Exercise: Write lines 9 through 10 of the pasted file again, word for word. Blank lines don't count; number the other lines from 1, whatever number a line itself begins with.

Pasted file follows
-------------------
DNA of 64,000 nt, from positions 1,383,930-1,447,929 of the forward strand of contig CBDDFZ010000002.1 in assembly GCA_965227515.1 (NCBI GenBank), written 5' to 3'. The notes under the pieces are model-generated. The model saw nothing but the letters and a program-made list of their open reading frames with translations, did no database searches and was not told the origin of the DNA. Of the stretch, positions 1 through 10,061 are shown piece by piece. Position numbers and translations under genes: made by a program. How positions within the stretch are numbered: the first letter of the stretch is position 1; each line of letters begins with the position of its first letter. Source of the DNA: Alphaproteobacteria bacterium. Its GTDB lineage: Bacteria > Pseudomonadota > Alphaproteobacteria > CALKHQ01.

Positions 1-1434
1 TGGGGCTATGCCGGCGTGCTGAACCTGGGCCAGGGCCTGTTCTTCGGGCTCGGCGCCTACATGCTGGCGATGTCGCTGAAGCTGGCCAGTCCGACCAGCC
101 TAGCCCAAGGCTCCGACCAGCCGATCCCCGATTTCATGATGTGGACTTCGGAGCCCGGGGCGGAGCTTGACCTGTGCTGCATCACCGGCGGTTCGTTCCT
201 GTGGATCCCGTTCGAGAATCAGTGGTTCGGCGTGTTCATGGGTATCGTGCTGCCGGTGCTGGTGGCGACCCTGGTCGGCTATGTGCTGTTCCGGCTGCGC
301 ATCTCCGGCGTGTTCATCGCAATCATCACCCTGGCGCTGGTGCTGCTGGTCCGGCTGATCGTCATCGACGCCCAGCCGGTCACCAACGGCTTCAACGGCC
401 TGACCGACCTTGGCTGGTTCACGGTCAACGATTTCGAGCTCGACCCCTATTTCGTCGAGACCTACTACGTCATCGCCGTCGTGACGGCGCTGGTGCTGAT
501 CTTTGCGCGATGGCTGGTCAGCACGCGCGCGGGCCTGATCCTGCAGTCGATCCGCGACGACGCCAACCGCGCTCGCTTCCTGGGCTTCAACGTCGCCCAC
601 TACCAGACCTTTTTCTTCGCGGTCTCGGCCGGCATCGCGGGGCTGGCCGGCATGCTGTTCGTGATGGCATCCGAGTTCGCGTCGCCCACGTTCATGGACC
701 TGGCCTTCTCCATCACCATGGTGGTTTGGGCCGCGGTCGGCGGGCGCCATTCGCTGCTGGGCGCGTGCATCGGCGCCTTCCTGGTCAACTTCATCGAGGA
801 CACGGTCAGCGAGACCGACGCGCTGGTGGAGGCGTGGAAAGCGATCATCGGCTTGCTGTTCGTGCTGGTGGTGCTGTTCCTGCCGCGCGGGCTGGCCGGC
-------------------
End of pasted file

601 TACCAGACCTTTTTCTTCGCGGTCTCGGCCGGCATCGCGGGGCTGGCCGGCATGCTGTTCGTGATGGCATCCGAGTTCGCGTCGCCCACGTTCATGGACC
701 TGGCCTTCTCCATCACCATGGTGGTTTGGGCCGCGGTCGGCGGGCGCCATTCGCTGCTGGGCGCGTGCATCGGCGCCTTCCTGGTCAACTTCATCGAGGA